by Dennis Rodnick (posted online)

John Robert Wiltgen gut-rehabbed the 16th-floor condo on Lake Shore Drive in the past two years, planning to live there permanently, but is now moving to Palm Springs.

680 N Lakeshore Photograph

John Robert Wiltgen, a fixture on Chicago’s interior design scene for more than 30 years, is selling the Lake Shore Drive condo he designed for himself and his husband. 

Wiltgen designed the condo to have a modicum of formality, including crown moldings and porcelain tile floors, but also to be comfortably modern. 

There is, for example, no television in the living room, but the television in the adjacent breakfast room is mounted on a long swing-arm so it can be deployed out into the living room.

Wiltgen and Steven Oster, who are both retired, are asking a little less than $1.1 million for the 2,100-square-foot, two-bedroom condo at the old American Furniture Mart building, familiar in Streeterville for the bright blue pyramid that caps its 29-story tower. 

The men bought the place in early 2019—after Wiltgen sold a West Loop condo he also designed—and launched a gut rehab, expecting to live there long term, Wiltgen said. In the renovation, they not only moved walls, but put new utility lines behind them and covered them with finishes like wool intended for men’s suits. 

“We redid everything except the floor in one bedroom,” Wiltgen said. “We planned to be here for a long time, so it had to be right.” Nevertheless, after spending much of 2020 in Palm Springs, Wiltgen and Oster decided to make that their home instead. 

The condo, which goes on the market Jan. 27, is represented by Helen Jaeger Roth and Oliver Levy of Baird & Warner.

From top to bottom, this space is new. The ceilings were rebuilt, with new recessed lighting of a type Wiltgen prefers because it can be adjusted easily to highlight art. Porcelain tile flooring was laid, which Wiltgen points out is both attractive and low maintenance. 

Wiltgen says his remap of the condo’s layout was guided by his preference “for balance, symmetry. Sometimes my clients don’t realize that’s what they want until we build it for them.” 

He had to build it here, too. When Wiltgen and Oster bought the 16th-floor condo, a curving wall separated the entry hall, at left, from the living space at right. A relic of the building’s 1980s conversion from commercial uses to residential, “it encroached on both rooms,” Wiltgen said. 

The old curved wall was replaced with a tidy dividing wall. On this side, it holds a 66-inch television, mounted on an arm so it can extend around to the living room. The opposite, unseen side is for displaying art that greets visitors on their way into the home. 

The wood doors of the cabinetry here and in other rooms pick up the veining in the floor, and the floor material makes a second appearance on the wall behind the television. 

Wiltgen flipped the living and dining spaces from their original locations, in part to make better use of the condo’s west-facing windows. There’s a blocklong green space next to the building, owned by Northwestern University, and because of the gap, “we get so much golden light in there” in the evening.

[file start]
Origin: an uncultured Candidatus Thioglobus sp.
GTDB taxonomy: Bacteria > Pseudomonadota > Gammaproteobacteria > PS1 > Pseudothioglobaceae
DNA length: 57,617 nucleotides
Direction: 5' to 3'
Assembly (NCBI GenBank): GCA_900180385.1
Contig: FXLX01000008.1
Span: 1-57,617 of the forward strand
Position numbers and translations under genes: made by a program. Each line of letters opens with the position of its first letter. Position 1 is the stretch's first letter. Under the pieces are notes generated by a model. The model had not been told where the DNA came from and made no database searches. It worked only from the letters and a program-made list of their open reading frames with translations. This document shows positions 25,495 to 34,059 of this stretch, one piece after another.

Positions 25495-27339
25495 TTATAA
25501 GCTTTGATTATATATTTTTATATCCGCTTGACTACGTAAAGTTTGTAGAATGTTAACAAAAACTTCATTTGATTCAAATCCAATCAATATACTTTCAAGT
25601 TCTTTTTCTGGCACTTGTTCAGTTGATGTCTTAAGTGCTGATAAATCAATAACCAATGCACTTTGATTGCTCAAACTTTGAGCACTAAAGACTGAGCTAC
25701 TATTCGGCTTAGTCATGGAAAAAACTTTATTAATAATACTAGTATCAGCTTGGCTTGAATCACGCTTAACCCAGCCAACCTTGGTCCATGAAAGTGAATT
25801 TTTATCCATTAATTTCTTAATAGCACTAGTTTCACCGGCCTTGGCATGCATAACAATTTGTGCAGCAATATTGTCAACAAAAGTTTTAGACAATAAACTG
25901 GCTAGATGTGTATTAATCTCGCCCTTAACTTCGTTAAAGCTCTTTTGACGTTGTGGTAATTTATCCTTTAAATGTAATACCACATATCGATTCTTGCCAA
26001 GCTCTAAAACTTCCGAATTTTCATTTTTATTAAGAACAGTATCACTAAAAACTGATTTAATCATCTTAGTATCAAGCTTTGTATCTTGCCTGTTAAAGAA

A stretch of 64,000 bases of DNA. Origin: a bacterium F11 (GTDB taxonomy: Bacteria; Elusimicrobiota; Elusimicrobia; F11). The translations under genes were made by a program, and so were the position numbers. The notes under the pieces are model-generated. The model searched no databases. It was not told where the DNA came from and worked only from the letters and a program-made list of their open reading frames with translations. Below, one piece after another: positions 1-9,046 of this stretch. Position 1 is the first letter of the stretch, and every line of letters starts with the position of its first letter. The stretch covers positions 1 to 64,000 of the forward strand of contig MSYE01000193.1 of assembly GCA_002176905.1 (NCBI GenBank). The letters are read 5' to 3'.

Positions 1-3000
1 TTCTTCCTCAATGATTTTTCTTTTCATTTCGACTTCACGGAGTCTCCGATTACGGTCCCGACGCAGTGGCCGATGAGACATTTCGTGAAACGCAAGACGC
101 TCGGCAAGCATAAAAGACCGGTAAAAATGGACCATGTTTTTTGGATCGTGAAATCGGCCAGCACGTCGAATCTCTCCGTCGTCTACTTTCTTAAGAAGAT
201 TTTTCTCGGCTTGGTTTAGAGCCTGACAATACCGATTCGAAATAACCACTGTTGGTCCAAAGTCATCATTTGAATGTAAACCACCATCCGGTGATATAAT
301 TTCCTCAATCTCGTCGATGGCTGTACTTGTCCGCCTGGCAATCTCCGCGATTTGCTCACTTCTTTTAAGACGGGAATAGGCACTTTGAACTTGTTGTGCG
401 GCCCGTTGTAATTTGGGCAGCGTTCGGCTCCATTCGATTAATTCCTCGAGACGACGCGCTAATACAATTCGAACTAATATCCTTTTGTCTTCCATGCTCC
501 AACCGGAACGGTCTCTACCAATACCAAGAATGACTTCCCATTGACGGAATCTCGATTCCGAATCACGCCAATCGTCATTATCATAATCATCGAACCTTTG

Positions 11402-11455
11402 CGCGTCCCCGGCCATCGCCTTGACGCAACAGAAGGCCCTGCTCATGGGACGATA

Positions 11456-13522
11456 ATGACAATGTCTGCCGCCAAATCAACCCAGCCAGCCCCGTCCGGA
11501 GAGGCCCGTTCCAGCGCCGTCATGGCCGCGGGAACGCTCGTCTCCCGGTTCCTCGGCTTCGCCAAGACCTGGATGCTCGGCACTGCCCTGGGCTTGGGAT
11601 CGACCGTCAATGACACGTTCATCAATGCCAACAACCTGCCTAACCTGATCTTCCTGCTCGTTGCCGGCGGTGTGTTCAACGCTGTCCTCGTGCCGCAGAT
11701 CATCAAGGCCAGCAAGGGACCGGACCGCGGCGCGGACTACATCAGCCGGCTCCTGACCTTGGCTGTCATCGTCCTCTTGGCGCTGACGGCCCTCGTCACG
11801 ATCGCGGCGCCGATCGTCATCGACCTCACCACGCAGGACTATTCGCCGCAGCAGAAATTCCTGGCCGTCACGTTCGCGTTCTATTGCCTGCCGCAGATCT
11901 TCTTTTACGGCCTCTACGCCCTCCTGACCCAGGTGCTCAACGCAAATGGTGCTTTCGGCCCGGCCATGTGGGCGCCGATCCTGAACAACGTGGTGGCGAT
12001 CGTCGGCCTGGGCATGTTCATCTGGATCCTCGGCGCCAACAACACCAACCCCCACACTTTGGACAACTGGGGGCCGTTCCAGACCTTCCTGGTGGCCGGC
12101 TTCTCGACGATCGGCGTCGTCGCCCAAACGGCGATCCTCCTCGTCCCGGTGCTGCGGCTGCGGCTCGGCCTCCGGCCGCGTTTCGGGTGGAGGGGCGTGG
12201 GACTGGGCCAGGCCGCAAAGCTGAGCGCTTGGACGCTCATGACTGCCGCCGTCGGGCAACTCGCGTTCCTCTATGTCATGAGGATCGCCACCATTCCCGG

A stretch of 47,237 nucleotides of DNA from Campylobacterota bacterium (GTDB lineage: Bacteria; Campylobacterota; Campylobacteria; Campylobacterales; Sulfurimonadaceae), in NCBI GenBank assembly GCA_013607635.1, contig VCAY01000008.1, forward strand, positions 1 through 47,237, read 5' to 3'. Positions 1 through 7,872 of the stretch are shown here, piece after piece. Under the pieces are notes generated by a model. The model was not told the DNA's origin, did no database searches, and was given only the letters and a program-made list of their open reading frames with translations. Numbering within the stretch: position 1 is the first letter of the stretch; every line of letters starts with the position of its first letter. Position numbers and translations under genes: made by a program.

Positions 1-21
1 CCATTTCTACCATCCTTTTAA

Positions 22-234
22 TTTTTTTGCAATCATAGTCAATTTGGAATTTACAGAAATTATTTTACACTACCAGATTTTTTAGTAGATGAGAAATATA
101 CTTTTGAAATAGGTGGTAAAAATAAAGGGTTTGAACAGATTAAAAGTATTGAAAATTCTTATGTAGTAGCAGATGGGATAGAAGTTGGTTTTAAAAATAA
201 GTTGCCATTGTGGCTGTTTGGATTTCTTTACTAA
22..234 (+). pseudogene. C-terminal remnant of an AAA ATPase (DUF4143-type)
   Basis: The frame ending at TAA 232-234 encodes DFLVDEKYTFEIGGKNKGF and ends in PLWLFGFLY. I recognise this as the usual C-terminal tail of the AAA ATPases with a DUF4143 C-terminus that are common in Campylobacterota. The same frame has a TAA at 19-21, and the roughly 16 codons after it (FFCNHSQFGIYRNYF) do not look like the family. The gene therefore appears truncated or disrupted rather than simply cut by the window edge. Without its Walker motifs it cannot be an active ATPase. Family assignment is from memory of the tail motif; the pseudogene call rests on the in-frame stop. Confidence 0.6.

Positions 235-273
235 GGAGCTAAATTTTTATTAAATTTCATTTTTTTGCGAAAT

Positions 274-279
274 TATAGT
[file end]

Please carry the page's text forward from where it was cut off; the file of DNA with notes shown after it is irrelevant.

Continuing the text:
The dining room has a wall spacious enough for a significant piece of art, and a spidery chandelier with arms that can be moved into different positions to adjust the light in the room. 

Wiltgen added the crown and baseboard moldings here and throughout the condo.

The kitchen’s white-and-wood look pulls together the color elements in the flooring, and again Wiltgen took the flooring up the wall for a pulled-together look. The rehab included moving walls that enlarge a pantry. 

In the primary bedroom, textures dominate, from the carpet to the wall behind the bed sheathed in a sheet of wool made for men’s suits, to ultrasuede drapes.

The crown molding in this room is inspired by the building’s origins in the Art Deco era, the 1920s.

In the primary bathroom, Wiltgen chose marble mosaic tile to run across the floor and up the wall. Its continuousness makes the room “look even bigger than it is,” he said. 

The marble mosaic also provides some texture underfoot.

LED lighting highlights the shower niche and frames the vanity mirror.

There’s more LED lighting in the dressing room, where racks of suits and shoes are on display. 

Wiltgen’s tile choices liven up the second bathroom. 

The wood flooring in the second bedroom is one of only a few remnants of the condo’s old look. 

In retirement, Wiltgen has been using this room as the office where he’s writing a book about his experiences as a diabetic, including working in a visual business while being legally blind. He’s shopping it around to publishers. 

The building is not only a handsome throwback to the 1920s with stunning lobbies that are “like something out of Harry Potter,” Wiltgen said, but it’s within two blocks north or south to underpasses for going beneath Lake Shore Drive to the lakefront path.